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The color-blind Supreme Court

Does race still matter?

It’s a question that was at the heart of the Supreme Court’s decision Tuesday allowing Michigan voters to ban affirmative action at the state’s public universities.

It’s a debate that prompted some sniping between justices as they announced their decision and dissent in the case, Schuette v. Coalition to Defend Affirmative Action.

It’s also an issue that North Carolina will surely confront – and perhaps soon – now that the court cleared the way for other states to enact bans on race conscious admissions.

In Michigan, that happened in 2006, when voters inserted a ban into the state’s constitution in response to the Court upholding a race-based admissions program at the University of Michigan law school. On Tuesday, the justices said in a 6-2 vote that Michigan’s voters were within their rights to make that call. It was, said Justice Anthony Kennedy, “a basic exercise of their democratic power.”

It’s important to note that in its decision Tuesday, the Court did not ban college Affirmative Action programs. But in saying voters could do so, the court strayed from its decades-long precedent of protecting minorities from the damage that the majority has historicaly inflicted upon them.

Why the change of philosophy? The John Roberts court believes that we have progressed to a point in America where at least some of those protections are no longer needed. “Things have changed dramatically,” the chief justice wrote last year in Shelby County v. Holder, in which the court struck down a provision of the Voting Rights Act. “The way to stop discrimination on the basis of race is to stop discriminating on the basis of race,” he said simplistically in 2007 when the court struck down race-based plans in Seattle schools.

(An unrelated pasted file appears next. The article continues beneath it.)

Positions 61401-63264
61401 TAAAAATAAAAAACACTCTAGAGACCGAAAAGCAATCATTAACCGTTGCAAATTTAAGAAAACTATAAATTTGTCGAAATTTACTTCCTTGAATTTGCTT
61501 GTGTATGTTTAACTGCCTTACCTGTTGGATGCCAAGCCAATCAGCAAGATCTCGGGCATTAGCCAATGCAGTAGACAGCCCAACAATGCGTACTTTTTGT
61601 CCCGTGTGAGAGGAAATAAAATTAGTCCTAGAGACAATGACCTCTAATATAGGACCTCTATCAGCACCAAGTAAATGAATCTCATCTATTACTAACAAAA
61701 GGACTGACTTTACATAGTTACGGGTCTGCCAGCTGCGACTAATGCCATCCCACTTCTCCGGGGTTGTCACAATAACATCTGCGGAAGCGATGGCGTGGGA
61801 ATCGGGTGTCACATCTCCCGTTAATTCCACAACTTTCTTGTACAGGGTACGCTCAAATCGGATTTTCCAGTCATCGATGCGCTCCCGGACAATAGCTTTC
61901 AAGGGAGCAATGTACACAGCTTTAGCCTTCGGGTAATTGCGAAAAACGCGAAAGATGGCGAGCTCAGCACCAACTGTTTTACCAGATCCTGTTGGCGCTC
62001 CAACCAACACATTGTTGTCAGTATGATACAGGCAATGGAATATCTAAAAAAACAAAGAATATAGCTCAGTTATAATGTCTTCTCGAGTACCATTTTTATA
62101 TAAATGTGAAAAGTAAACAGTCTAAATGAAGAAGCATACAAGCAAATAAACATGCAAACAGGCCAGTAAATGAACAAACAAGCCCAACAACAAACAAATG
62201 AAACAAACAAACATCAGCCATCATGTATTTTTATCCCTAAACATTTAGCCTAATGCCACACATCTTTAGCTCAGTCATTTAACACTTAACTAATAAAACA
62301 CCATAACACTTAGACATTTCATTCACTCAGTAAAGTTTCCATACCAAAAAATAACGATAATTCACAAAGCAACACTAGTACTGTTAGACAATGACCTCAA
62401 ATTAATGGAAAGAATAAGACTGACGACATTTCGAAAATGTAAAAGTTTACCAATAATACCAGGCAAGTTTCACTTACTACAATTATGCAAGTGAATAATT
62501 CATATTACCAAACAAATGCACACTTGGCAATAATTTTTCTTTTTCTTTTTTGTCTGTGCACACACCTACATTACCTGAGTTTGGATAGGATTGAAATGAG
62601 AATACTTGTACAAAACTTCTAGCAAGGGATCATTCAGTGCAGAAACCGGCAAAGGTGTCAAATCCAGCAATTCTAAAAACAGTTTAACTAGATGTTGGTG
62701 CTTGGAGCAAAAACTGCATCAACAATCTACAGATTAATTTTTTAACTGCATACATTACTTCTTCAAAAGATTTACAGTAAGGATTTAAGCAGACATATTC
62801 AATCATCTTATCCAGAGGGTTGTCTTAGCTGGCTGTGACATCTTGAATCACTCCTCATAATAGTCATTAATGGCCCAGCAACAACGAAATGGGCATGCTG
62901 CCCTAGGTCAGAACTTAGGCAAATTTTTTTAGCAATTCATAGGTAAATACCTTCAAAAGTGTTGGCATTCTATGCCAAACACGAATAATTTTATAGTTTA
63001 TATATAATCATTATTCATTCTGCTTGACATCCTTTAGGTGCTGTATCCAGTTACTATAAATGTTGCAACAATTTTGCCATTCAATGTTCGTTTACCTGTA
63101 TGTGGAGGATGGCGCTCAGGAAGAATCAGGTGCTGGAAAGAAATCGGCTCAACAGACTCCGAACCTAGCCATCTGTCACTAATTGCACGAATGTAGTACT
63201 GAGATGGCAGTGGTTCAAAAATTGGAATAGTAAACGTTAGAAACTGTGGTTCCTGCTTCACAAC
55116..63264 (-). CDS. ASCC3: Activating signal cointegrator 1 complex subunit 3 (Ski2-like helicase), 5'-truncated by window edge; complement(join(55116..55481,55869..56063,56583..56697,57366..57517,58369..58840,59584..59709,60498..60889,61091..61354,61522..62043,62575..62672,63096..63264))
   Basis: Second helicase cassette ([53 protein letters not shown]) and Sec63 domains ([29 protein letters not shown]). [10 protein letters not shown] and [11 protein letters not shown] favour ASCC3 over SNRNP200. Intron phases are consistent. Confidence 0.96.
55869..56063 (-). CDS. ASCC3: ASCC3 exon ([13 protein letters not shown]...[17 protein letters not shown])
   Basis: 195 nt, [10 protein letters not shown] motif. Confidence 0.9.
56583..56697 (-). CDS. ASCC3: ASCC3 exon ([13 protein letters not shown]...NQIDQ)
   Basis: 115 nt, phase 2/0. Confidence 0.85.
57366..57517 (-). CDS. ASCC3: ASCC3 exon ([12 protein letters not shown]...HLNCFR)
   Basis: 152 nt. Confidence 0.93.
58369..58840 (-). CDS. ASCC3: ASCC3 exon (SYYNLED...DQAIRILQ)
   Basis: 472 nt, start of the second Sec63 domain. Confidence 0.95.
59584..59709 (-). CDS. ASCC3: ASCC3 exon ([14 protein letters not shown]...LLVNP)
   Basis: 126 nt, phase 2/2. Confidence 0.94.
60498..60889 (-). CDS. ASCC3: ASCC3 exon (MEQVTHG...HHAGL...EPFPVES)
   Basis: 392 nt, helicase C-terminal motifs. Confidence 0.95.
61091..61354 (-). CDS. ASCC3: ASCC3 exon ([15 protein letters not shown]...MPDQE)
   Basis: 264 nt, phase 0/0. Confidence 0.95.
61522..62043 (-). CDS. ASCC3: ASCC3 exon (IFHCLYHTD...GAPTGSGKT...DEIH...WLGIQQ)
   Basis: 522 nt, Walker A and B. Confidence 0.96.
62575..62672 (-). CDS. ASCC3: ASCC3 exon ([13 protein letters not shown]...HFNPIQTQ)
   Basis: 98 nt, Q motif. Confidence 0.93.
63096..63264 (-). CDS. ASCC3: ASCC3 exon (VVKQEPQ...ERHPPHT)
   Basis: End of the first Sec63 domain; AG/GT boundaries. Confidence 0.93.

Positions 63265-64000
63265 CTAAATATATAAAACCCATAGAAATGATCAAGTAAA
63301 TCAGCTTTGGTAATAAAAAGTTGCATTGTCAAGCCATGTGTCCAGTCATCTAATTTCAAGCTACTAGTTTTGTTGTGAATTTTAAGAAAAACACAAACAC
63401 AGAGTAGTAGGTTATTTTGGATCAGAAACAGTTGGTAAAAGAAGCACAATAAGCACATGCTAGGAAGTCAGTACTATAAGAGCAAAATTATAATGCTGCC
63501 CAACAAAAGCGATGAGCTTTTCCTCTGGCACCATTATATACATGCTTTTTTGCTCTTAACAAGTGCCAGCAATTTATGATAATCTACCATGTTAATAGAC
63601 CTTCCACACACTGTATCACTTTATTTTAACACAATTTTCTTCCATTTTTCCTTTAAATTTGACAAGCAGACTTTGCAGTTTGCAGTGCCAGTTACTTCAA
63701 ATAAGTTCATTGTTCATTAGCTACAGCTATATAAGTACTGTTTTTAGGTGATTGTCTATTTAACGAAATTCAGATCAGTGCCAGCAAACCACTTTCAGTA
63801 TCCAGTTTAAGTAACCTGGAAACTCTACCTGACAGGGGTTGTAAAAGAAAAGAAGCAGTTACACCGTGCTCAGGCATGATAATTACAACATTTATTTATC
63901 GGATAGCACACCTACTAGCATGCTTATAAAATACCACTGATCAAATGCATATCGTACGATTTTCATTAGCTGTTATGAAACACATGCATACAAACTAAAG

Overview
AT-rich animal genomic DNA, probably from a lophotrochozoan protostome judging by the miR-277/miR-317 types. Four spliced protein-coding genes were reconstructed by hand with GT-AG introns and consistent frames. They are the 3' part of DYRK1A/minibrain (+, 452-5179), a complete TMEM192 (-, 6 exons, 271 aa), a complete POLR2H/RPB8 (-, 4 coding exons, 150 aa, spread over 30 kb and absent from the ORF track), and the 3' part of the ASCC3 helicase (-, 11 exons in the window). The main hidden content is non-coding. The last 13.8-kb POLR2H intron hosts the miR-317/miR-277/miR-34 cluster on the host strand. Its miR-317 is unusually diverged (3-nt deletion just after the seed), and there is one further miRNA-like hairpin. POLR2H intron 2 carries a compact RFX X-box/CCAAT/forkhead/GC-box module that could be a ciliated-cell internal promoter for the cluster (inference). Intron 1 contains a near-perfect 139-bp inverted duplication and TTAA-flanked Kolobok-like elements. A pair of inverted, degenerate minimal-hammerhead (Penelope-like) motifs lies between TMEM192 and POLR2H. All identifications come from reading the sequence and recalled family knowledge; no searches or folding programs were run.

Not so fast, said Justice Sonia Sotomayor. Her 58-page dissent Tuesday – part of which she read aloud – was a reminder of our country’s history of discriminating against racial minorities with laws and policies. That history has consequences that continue today, she wrote. Affirmative action plans are one way of repairing “the unfortunate effects of centuries of racial discrimination.”

But such programs are even more in jeopardy now that the court has cleared the way for states to ban them. It’s not hard to imagine North Carolina conservatives taking up the politically popular notion of banning affirmative action in college admissions. But they, and N.C. voters, should know that in most every state that has enacted bans on race-sensitive admissions policies, minority enrollment has meaningfully declined.

There are some who would say that’s just fine, because it reflects students who are admitted based on merit, not skin color. But that ignores the disadvantages that minorities, including Sotomayor, have had to overcome. As the justice said Tuesday: “We ought not sit back and wish away, rather than confront, the racial inequality that exists in our society.”

Yes, even now.

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